April 29, '1952 EM. EMENS NURSING BOTTLEHOLDER Filed Sept. 28, 1945 IN\ EN TOR ATTORNEY S N E M m Patented Apr. 29, 1952 UNITED STATES PATENT OFFICE NURSING BOTTLEHOLDER Fred M. Emens, Sea Breeze, N. Y.
Application September 28, 1946, Serial No. 700,067 4. Claims. (c1. 24s 102) This invention relates to a holder for holding a nursing bottle in convenient position for the use of an infant. An object of the invention is the provision of a generally improved and more satisfactory nursing bottle holder.
Another object is the provision of a nursing bottle holder which can be attached quickly and easily to many difierent kinds of furniture, such as the side rail of a crib or bed, the tray of a highchair, the arm of a nursery chair, or any other convenient support, and which may be so adjusted as to bring the nursing bottle into proper relation to the infants mouth, regardless of whether the infant is lying prone on his back or on his side, or is sitting upright.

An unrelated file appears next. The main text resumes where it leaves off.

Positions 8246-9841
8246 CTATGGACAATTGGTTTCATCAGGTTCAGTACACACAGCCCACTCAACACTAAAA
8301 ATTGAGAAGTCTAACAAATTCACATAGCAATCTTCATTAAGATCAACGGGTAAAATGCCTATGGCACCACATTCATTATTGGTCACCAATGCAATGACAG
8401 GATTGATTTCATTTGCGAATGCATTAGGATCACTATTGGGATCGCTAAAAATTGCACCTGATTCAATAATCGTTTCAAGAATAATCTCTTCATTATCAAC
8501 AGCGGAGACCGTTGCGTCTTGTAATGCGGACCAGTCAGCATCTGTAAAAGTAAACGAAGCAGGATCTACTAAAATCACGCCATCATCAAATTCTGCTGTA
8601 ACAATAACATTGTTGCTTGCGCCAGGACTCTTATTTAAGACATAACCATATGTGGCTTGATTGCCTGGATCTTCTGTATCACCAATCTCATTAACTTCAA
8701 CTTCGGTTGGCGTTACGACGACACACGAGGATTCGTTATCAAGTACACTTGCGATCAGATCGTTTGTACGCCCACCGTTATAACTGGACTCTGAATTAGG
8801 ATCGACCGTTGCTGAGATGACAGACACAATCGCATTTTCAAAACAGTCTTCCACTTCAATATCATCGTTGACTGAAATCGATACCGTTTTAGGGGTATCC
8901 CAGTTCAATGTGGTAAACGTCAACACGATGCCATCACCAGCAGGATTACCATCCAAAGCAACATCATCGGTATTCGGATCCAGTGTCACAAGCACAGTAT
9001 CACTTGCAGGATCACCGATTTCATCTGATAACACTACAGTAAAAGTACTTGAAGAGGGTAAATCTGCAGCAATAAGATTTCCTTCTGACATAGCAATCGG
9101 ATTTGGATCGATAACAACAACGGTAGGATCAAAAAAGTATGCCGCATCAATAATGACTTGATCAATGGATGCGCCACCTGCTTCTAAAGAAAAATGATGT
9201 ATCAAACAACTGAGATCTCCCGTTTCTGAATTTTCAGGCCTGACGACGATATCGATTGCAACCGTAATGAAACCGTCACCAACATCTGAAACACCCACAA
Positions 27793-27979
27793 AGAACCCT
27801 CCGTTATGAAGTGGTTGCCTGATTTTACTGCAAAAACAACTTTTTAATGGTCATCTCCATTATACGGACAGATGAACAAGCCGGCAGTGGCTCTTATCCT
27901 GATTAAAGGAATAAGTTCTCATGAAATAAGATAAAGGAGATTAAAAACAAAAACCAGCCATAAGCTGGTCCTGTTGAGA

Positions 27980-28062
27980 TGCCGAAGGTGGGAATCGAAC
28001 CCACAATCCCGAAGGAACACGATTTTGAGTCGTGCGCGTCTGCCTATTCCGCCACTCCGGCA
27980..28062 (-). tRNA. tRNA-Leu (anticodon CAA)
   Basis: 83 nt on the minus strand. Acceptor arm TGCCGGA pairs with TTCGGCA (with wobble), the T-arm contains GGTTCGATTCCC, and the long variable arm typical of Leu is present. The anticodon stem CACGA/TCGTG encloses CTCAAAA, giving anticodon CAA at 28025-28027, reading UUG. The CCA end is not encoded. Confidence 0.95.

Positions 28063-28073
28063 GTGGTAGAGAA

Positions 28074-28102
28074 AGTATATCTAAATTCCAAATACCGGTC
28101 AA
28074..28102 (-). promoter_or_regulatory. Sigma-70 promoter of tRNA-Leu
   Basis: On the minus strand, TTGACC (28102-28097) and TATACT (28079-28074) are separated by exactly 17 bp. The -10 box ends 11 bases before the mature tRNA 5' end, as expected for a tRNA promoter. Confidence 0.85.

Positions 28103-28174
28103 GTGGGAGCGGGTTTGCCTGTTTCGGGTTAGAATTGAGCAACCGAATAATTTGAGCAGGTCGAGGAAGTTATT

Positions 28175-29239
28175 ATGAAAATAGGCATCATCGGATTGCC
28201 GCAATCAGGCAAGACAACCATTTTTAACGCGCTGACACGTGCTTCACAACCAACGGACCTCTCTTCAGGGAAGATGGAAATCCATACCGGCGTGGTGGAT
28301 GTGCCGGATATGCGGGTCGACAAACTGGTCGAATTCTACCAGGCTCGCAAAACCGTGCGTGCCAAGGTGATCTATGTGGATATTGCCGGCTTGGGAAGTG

Another object is the provision of simple, inexpensive, and quick-acting means for holding the nursing bottle in the device, in such manner that the nursing bottle may be quickly and easily attached or detached, and so designed and con structed as to accommodate nursing bottles of widely varying sizes and shapes.
These and other desirable objects are accomplished by the construction disclosed as an illustrative embodiment of the invention in the following description and in the accompanying drawings forming a part hereof, in which:
Fig. 1 is a perspective view of a nursing bottle holder in accordance with a preferred embodiment of the invention, showing a nursing bottle held thereby;
Fig. 2 is an end elevation of the bottle holding portion of the device;